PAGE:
Interactive storytelling can drive climate action by raising awareness of how the climate crisis affects everyday life.
A key step in combating the climate crisis is developing a narrative around its urgency. When Sheila Tefft, a 2019-20 U.S. Fulbright-Nehru Academic and Professional Excellence scholar, arrived in India she discovered that even though India did not have an outspoken population of climate denialists, there remained “a large section of people, including many young adults, who seemed to feel climate threats carried little relevance for their lives.”
Tefft, who combines her interests in climate change and health initiatives within her work in journalism, conducted several workshops for students to raise public awareness through science writing and multimedia journalism—all with the aim of gaining insight into Indian climate realities and solutions. “My Fulbright goal in India,” says Tefft, “was to encourage students, journalists and scientists to utilize multimedia storytelling for more interactive, dynamic communications with the public on climate change.”
For this reason, Tefft focused on stories “that can powerfully bring home climate impacts.” In particular, she had her journalism students write short personal anecdotes about ways climate-caused heatwaves had “affected their families and turned Ahmedabad into one of the world’s hottest cities.”
Initially, students wrote in a detached way, but eventually, they began to compose personal accounts of things like “abandoning a favorite summer pastime of cricket matches with a parent and brothers, recalling a neighboring farmer whose heat-damaged crops led to economic failure and suicide, recounting pained family discussions about uprooting to find more salubrious living conditions,” Tefft explains. This led to a closer engagement with the subject.
Discussions concerning the health impacts of the climate crisis can be excellent ways to approach the public on climate change. As Tefft outlines, “Communications researchers say a focus on health solutions suggests a more positive counterpoint to dire climate predictions, makes climate complexities more relevant and can avoid political divisions over climate issues.”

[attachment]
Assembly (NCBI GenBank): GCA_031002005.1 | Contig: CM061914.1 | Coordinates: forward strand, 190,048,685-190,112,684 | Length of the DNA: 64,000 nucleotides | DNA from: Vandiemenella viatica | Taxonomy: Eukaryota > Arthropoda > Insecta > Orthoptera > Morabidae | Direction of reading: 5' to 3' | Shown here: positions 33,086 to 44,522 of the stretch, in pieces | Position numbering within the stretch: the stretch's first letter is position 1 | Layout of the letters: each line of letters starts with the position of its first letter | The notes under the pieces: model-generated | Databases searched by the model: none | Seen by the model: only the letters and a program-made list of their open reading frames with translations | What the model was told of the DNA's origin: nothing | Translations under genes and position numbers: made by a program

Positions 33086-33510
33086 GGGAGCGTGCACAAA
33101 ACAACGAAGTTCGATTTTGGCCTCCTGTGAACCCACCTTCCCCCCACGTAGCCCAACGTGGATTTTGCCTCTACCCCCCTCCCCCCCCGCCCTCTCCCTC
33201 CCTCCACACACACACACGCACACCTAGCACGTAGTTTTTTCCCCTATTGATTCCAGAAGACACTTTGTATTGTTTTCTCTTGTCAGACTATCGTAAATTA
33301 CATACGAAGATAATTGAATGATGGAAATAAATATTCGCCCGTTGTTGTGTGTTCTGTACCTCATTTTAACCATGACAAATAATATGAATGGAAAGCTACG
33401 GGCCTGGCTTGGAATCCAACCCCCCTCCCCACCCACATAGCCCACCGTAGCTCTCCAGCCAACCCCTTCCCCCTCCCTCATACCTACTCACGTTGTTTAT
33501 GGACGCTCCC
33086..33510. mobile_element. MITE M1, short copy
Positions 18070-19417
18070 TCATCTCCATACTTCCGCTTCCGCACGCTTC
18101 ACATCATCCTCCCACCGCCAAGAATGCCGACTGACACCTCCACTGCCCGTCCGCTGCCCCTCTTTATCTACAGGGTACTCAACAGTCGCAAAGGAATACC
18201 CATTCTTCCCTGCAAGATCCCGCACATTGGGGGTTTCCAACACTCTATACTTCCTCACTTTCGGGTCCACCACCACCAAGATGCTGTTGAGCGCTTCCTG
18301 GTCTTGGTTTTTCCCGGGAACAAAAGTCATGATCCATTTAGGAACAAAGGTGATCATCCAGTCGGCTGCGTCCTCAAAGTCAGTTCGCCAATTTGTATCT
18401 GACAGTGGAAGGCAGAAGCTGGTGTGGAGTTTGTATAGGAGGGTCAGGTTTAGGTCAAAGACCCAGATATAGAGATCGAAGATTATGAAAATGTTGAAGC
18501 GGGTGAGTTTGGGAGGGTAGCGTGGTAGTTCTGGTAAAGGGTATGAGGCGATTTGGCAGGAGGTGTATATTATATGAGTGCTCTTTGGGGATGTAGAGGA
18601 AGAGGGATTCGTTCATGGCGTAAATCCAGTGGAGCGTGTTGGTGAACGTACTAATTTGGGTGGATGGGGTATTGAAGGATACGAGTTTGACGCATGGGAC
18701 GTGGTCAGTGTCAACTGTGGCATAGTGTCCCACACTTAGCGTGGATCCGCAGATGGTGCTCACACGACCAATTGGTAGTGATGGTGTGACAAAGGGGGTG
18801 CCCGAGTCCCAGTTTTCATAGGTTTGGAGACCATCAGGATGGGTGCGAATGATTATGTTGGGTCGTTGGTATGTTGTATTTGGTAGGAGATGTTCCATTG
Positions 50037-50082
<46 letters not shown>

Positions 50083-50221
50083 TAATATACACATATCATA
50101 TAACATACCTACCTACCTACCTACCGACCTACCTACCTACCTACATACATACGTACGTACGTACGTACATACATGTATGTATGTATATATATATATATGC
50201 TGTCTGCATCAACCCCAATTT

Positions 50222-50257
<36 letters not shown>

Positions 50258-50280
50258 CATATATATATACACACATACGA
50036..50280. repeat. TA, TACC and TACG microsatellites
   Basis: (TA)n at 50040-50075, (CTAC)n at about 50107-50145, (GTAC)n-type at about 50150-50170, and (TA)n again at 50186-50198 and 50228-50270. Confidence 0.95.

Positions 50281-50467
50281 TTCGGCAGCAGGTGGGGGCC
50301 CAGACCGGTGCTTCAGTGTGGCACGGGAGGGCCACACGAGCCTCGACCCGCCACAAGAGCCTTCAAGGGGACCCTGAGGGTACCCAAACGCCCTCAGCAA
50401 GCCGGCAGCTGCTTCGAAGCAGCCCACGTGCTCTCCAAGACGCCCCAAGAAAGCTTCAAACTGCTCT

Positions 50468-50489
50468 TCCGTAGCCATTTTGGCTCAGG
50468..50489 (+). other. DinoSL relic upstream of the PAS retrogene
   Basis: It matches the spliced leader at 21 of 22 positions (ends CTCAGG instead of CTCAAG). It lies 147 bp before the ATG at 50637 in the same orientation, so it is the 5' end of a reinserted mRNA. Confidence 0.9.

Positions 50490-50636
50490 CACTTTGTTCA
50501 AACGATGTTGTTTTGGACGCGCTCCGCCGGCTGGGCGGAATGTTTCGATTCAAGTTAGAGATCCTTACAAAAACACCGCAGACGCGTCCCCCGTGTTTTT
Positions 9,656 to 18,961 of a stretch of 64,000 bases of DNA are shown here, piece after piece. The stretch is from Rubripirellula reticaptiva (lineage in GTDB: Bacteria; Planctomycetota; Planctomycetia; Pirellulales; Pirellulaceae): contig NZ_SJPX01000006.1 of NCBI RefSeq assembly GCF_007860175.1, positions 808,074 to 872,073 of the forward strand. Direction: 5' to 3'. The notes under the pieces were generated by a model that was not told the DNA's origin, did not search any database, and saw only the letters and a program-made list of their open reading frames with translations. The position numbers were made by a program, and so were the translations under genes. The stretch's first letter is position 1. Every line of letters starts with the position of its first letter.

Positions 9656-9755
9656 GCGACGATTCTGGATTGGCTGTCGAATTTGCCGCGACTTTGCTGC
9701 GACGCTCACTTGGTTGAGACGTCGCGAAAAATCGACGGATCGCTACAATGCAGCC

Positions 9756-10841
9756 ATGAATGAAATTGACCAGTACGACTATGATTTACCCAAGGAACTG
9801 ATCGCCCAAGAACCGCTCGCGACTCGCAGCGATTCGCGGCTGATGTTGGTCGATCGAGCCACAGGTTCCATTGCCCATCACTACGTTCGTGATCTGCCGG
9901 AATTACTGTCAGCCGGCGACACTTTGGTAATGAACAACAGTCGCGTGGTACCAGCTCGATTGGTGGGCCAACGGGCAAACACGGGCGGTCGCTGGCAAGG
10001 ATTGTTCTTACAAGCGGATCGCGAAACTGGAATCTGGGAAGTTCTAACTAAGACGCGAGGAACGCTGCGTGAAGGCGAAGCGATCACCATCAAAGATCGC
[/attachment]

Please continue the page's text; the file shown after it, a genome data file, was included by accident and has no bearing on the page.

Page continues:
Tefft’s work began as a senior lecturer in the English Department of Emory University and was carried forward thanks to the Fulbright-Nehru award. The Fulbright-Nehru network of scholars and alumni proved useful in pursuing her grant goals and Tefft was able to participate in interactions beyond her host university in India. This led to her involvement in projects like the Himalayan Journalists Collective Against Climate Change. Even though Tefft had to return to the United States due to the COVID-19 pandemic, she was still able to collaborate as a designer, teacher and mentor in an online course by The Energy and Resources Institute (TERI) for young journalists. Participants were trained to develop a better technical understanding of climate science and policy-related issues and climate communication. During the pandemic, they found ways to capture video and audio through cell phones to record climate narratives and engage residents in their communities.
Looking ahead, Tefft notes that “we have limited time and an uphill task to cut greenhouse gas emissions fast enough to meet the 1.5 degree Celsius warming goal of the Paris Agreement. That grim outlook places considerable emphasis on adapting to existing and future climate effects.” Journalists will need to report on ways communities and economies can adjust to the already considerable evidence of climate-related disruption and disaster, Tefft explains, because “explanation of arcane climate issues to the general public is among the toughest and most crucial tasks in communications.”
As climate impacts intensify, the search for solutions and civic consensus will lead to a transformation of storytelling by media. “A few national newspapers are setting the pace for climate coverage, and young Indian journalists report publication opportunities in India and overseas are growing for reporters who take time to learn climate fundamentals, develop multimedia versatility and commit to cover the story,” says Tefft. Long one of the most prolific newspaper markets in the world, “Indian news is accessed increasingly through mobile devices as a result of explosive cell phone growth and is moving steadily into online text reports with video, podcasts and other multimedia reports,” she adds. In this way, the story of climate change will be told and, it is hoped, a growing consensus of listening ears will follow.
Trevor L. Jockims teaches writing, literature and contemporary culture at New York University.